Holden mentally wheeled back through the phone call from his sergeant. He hadn’t specifically said the woman was dead, but the implication had been there. Another one.
“The victim, where was she?” Only a few rushed footprints disturbed the grime and . . . stuff on the bathroom floor. The victim couldn’t have been there in a state of failing consciousness, which begged three questions: Where had the blood come from? Whose blood was in the bathroom . . . and how did it get there?
Pointing to a cluster of uniforms, Bear said, “Victim was balled up over there on the pavement. Kid in the jeans called it in. Said he thought he saw her breathing but was afraid to get too close. Didn’t want the breeze blowing his DNA on her or something.”
Holden followed Bear’s gesture, pegging the kid at the other end of it for about fifteen. He was tall and scrawny, with the height of a man but none of the bulk. Head down and sans his shoes, he toed the end of a skateboard, causing it to clack against the pavement. Long, blond bangs obscured his face. “Did he see anything?”
“A lump out of the corner of his eye. He was cruising down the sidewalk when he noticed her. He came over to investigate. When he realized the object was human, he freaked and dialed 9-1-1 from his cell phone. Or that’s his story, anyway.”
Holden’s jaw clenched. He didn’t like getting his information secondhand. Bear had a good eight years of police experience over him, though, and his work was meticulous. Whatever information he had would be good. “You don’t believe him?”
“It’s the scene of the crime, Whitlow. I don’t believe anyone yet.”
Holden set his jaw. “Do you have a reason—?”
Bear grinned, and then leaned closer. “Between you and me, he’s about to piss himself. Did I mention the kid was bleeding? Nice little gash on his hand. I bet my badge that blood in the bathroom is his.”
“Yeah,” Holden grumbled. “Empty wager. You just like toying with me.”
“I’m a high stakes man.” Bear grinned and cocked his head toward the restroom. “What do you want to believe he stepped in something?”
That would certainly explain why the boy was standing there in his socks. Nothing to ruin an afternoon like having your shoes hijacked as evidence. Holden tried to imagine how that excuse would have flown with his own mother, fast deciding it wouldn’t. He hoped the kid was as innocent as he looked. Holden turned to Bear. “Hey, how did you get here so fast? You’re making me look bad.”
“Eh. My wife dragged me to the gallery around the corner for some watercolor exhibit. I drew the line at an hour-long session on interpretation, so she cut me loose to grab some coffee. I was right across the street when the call came.” He held up a paper cup in mock salute.
Holden hadn’t even noticed Bear’s car was absent. Some detective. “I don’t guess you saw anything?”
“Nope, not a thing. Everything was quiet until the sirens started blaring. I got here about the time the ambulance did. Cramer was the first uniform on the scene, but not by much. I watched him pull in. It’s pretty quiet around here—especially for a Saturday afternoon.”
That it was, especially for tourist season. A quaint resort town alongside the Atlantic Ocean, Barrier Shoals usually hosted tourists from May through September, and this morning shouldn’t have been an exception. But other than a small crowd drawn by the police presence, the lonely corner now felt . . . dead.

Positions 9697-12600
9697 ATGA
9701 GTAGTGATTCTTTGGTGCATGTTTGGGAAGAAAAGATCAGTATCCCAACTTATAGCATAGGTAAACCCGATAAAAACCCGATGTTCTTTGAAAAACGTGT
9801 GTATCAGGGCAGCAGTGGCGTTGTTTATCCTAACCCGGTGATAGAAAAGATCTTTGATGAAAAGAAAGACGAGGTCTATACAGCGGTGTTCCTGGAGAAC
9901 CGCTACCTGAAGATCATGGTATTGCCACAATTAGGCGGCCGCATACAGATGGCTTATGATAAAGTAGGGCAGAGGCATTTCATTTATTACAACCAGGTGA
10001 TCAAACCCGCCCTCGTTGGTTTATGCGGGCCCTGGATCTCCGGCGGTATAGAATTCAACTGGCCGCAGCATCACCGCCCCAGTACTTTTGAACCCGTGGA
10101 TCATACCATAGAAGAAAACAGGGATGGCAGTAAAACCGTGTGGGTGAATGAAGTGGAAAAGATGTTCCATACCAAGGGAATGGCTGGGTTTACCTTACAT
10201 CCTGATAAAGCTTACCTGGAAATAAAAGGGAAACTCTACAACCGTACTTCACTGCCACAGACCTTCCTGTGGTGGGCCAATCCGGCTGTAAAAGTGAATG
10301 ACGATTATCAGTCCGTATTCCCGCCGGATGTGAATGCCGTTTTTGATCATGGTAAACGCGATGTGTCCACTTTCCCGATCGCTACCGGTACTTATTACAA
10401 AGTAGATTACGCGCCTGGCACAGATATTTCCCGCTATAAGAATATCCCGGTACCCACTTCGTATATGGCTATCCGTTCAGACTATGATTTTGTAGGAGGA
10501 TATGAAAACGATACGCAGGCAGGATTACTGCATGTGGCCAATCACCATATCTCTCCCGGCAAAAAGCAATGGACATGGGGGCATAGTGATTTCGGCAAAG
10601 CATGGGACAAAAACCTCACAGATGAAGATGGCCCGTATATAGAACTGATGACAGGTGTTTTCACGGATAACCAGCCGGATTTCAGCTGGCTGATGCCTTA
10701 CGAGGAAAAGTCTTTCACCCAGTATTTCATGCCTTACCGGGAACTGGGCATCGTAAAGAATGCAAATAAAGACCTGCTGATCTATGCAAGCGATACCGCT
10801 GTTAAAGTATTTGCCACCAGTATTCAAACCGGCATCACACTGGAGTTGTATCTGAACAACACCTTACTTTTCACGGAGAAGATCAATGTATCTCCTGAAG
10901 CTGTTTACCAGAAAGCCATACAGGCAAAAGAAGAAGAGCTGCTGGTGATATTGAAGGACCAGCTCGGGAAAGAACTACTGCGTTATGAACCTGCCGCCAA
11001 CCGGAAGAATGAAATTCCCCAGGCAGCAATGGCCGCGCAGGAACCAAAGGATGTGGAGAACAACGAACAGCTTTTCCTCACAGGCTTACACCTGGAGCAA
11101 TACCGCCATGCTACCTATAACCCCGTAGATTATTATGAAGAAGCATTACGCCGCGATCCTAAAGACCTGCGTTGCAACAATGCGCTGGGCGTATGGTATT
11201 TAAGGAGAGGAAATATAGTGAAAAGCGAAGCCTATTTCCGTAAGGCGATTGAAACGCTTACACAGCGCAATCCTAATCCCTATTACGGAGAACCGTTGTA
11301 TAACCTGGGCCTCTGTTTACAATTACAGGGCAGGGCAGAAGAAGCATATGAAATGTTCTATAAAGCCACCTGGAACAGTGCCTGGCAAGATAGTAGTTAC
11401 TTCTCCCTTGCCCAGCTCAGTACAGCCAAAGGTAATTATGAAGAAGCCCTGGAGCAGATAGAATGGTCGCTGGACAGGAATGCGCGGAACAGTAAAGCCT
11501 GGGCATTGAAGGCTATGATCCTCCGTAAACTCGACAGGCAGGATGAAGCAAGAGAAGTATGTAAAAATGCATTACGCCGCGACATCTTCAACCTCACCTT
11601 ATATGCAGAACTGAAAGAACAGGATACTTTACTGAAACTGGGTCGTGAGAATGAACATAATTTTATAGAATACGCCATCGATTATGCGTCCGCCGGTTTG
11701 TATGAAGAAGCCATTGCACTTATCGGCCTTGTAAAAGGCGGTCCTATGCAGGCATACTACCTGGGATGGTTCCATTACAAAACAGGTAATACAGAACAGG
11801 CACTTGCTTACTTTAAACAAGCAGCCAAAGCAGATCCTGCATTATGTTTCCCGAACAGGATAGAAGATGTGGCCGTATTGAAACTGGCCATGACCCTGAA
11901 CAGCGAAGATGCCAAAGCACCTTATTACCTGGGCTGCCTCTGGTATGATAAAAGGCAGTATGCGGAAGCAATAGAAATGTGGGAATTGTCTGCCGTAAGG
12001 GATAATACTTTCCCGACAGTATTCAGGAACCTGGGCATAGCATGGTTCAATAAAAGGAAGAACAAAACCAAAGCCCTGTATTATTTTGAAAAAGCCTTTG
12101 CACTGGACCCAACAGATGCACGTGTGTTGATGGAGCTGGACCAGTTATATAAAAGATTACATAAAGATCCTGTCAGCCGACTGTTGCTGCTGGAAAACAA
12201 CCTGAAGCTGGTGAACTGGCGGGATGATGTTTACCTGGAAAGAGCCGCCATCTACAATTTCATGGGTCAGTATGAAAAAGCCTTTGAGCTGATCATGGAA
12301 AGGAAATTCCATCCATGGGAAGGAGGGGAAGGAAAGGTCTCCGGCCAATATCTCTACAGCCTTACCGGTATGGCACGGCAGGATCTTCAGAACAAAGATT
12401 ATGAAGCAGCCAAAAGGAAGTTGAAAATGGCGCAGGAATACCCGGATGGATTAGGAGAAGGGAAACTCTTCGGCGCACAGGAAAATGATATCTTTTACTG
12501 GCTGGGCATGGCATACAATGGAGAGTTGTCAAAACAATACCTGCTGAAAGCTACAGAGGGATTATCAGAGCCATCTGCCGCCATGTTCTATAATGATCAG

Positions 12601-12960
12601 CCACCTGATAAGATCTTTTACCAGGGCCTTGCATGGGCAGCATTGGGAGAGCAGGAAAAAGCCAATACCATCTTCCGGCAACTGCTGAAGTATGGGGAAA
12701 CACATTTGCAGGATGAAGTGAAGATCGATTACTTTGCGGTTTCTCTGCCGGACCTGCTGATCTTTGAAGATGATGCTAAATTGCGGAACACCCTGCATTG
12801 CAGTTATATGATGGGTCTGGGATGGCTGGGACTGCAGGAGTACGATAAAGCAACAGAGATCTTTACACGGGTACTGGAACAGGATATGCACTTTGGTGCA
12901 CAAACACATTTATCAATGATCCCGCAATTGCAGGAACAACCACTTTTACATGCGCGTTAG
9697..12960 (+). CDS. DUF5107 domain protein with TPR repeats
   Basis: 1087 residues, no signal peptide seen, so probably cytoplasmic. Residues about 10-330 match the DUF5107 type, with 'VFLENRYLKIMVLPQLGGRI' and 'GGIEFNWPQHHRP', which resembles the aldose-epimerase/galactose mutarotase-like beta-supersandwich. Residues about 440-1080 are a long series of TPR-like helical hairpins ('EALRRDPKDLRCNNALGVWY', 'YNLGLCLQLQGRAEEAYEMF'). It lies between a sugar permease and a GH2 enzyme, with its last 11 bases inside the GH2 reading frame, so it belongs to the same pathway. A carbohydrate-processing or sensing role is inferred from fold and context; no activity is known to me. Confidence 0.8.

Holden winced at the thought.
Bear crossed his arms and fixed his sunglass-covered stare on Holden. “You’ve still got your head in your ass over those murders a few years back.”
“No . . . yeah.” Holden blew a sharp breath and planted his hands on his head. “Hell, Barrett, I don’t know. It’s hard sitting on a case you never solved. The guilt doesn’t go away just because you close the file.”
“Wouldn’t know about that. My closure rate is pristine.”
Holden rolled his eyes, dropping his hands to his hips. “If you’re so smart, work the cold case. You find the guy.”
“In due time, partner. We’ve got a hot one, so how about we stick to the living victims for now?” Bear’s cell phone chirped. He consulted the screen, and then held up a finger signaling he needed a minute. Lifting the device to his ear, he said, “Barrett.”
Turning to allow Bear a modicum of privacy, Holden rolled his shoulders and cocked his head, popping his neck. He was off his game, unable to shake the discord that arrived on the heels of the initial call. Another one. Clearly, Holden wasn’t the only one haunted by the past. His sergeant’s tone had carried the same wariness now lumped in Holden’s chest. The question was, why?
What was it about this call that had set off eerie alarm bells in both their minds? The vic wasn’t dead. Nothing about this scene seemed remotely connected to the others—and yet . . . Barrier Shoals was a small town. Most of the crime he handled was the minor break-ins and purse snatchings that seemed to plague the tourist season. A murder. An assault. These were rare. Rare enough to raise the sergeant’s hackles. And after all the dead ends he’d been finding lately, Holden was on edge, as well.
Behind him, Bear cleared his throat. “You want to go talk to the vic? I can handle things here.”
Holden turned, looking at Bear in surprise. “Me? It’s not like you to give up a bedside encounter with a woman.”
Bear dropped his cell phone in his pocket and shrugged, his self-proclaimed lady-killing grin in a lazy sprawl across his face. “You have a point there, but I’m not into sloppy seconds.”
The dig worked. Holden froze. “What’s that supposed to mean?”
“You got me, Whitlow, but our vic is awake. Seems the lovely Julia Cohen is asking for you by name.”
ABOUT THE AUTHOR
Sarah and her husband of almost fifteen what he calls “long, long” years live on the mid-Atlantic coast with their six young children, all of whom are perfectly adorable when they’re asleep. She often jokes that she writes to be around people who will listen to her, but her characters aren’t much better than her kids. Fortunately, her husband is quite supportive, having generously offered to help her research “the good parts” . . . and she’s never had to ask twice.